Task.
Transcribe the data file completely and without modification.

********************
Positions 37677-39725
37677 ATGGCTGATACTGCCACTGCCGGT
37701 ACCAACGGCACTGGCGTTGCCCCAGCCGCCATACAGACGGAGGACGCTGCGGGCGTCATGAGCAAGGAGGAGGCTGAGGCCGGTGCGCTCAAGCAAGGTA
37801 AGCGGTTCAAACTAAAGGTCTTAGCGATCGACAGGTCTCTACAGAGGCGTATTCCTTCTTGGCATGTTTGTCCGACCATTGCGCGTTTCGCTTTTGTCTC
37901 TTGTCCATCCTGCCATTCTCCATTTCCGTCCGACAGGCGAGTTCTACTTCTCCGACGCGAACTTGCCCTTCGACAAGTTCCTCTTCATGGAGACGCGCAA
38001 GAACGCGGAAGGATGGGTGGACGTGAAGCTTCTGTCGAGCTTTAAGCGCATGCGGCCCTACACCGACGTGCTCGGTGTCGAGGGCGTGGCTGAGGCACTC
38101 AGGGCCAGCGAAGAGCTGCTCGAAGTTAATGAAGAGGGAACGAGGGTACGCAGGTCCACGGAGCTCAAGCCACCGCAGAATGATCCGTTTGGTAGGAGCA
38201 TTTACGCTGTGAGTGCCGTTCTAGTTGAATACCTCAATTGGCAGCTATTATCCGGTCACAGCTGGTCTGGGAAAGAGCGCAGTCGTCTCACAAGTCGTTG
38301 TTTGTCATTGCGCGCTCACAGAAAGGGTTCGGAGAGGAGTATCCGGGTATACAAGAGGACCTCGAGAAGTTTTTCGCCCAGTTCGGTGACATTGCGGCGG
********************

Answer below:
Positions 37677-39725
37677 ATGGCTGATACTGCCACTGCCGGT
37701 ACCAACGGCACTGGCGTTGCCCCAGCCGCCATACAGACGGAGGACGCTGCGGGCGTCATGAGCAAGGAGGAGGCTGAGGCCGGTGCGCTCAAGCAAGGTA
37801 AGCGGTTCAAACTAAAGGTCTTAGCGATCGACAGGTCTCTACAGAGGCGTATTCCTTCTTGGCATGTTTGTCCGACCATTGCGCGTTTCGCTTTTGTCTC
37901 TTGTCCATCCTGCCATTCTCCATTTCCGTCCGACAGGCGAGTTCTACTTCTCCGACGCGAACTTGCCCTTCGACAAGTTCCTCTTCATGGAGACGCGCAA
38001 GAACGCGGAAGGATGGGTGGACGTGAAGCTTCTGTCGAGCTTTAAGCGCATGCGGCCCTACACCGACGTGCTCGGTGTCGAGGGCGTGGCTGAGGCACTC
38101 AGGGCCAGCGAAGAGCTGCTCGAAGTTAATGAAGAGGGAACGAGGGTACGCAGGTCCACGGAGCTCAAGCCACCGCAGAATGATCCGTTTGGTAGGAGCA
38201 TTTACGCTGTGAGTGCCGTTCTAGTTGAATACCTCAATTGGCAGCTATTATCCGGTCACAGCTGGTCTGGGAAAGAGCGCAGTCGTCTCACAAGTCGTTG
38301 TTTGTCATTGCGCGCTCACAGAAAGGGTTCGGAGAGGAGTATCCGGGTATACAAGAGGACCTCGAGAAGTTTTTCGCCCAGTTCGGTGACATTGCGGCGG